The relationship between anxiety and memory
The relationship between anxiety and memory is complex and still uncertain, but research has established that memory formation and retrieval is influenced by emotions, particularly anxiety and stress. We may put traumatic events into implicit memory but not conscious memory. We are more likely to remember emotionally intense events because emotion increased attention.
Anxiety impairs working memory. It is thought to create attention bias and disrupt visuospatial capacity. Also, conditioned fear responses may become stronger during stress. The amygdala are thought to be the links between emotional information and memory. They are part of the limbic system and consolidate memories of anxiety, as well as those of other emotions.
How could some athletes perform well and remember more in times of stress as opposed to other athletes?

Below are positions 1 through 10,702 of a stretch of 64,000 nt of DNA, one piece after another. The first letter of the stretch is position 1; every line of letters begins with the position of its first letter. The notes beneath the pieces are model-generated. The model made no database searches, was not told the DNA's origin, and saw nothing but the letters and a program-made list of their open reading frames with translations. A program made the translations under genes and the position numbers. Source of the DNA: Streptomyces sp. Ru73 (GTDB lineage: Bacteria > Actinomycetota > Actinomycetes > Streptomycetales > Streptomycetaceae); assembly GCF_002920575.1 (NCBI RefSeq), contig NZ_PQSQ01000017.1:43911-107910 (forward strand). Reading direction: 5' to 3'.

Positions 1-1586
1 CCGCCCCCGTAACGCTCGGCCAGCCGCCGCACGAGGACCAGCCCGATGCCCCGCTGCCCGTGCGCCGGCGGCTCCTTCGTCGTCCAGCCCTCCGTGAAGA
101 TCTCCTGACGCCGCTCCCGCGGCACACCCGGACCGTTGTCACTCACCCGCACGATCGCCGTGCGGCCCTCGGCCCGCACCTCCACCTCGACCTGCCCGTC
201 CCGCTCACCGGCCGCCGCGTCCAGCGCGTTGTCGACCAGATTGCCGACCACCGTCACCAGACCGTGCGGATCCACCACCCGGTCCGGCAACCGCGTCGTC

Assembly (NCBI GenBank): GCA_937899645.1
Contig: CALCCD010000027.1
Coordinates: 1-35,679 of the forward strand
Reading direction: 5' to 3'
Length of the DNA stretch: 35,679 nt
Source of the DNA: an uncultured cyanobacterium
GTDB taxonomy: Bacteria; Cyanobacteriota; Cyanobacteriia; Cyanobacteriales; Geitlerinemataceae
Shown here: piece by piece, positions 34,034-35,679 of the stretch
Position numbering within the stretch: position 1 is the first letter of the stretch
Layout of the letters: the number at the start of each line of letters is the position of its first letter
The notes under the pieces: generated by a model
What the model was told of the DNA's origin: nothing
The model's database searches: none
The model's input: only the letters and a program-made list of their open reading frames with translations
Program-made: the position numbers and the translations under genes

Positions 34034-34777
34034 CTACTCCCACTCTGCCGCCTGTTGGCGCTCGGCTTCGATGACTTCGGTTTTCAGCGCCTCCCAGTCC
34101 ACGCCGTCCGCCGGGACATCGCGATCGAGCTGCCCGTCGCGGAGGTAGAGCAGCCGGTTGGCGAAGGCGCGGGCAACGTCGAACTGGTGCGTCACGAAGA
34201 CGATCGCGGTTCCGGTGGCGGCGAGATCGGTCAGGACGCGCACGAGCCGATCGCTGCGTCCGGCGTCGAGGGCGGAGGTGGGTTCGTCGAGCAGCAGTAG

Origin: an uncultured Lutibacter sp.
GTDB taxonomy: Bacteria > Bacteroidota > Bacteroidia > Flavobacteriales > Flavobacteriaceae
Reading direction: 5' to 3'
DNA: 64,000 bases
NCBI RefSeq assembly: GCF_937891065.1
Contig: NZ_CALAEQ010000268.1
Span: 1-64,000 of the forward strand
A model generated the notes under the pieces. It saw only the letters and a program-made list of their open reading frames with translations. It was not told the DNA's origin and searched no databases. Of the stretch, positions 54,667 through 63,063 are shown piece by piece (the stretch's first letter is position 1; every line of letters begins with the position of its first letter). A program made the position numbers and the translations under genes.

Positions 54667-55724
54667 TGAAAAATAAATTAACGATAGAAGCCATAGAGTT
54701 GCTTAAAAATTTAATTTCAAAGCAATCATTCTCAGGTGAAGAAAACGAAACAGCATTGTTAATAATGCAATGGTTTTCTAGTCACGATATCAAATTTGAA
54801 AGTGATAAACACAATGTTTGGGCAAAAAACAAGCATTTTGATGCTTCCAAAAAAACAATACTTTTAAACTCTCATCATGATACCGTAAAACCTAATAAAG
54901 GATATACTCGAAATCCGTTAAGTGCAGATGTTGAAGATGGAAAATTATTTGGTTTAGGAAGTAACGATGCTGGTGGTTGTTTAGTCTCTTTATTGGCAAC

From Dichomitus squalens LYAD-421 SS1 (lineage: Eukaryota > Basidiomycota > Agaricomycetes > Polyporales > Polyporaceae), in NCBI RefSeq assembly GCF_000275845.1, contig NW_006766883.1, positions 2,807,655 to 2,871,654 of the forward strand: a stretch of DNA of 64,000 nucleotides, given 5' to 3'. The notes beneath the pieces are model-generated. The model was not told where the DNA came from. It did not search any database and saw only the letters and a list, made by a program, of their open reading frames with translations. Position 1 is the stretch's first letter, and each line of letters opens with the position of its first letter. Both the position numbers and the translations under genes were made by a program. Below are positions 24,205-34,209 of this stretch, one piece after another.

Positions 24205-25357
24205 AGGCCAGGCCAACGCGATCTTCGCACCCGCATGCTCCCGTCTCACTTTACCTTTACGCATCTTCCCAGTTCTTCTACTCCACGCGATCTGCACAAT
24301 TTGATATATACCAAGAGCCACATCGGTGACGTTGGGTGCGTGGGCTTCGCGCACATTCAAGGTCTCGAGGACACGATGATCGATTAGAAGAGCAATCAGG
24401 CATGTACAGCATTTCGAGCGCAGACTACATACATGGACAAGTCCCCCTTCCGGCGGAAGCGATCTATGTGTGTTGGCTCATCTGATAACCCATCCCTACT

For athletes who have to follow game plans and/or make quick decisions, stress or anxiety could be detrimental to their game. Those who play well during times of stress are likely to have experienced previous successes. Those who choke or continually get anxious do so because of learned behavior. Some sports do not rely on working memory, and thus the athlete’s anxiety will not be as detrimental to play. For example, an ultramarathoner will be able to perform well despite anxiety, but a diver would not.
If you want to learn ways to manage anxiety and perform better, contact Summit Performance Consulting LLC at Info@SummitPerformanceConsulting.com or 561-325-8363.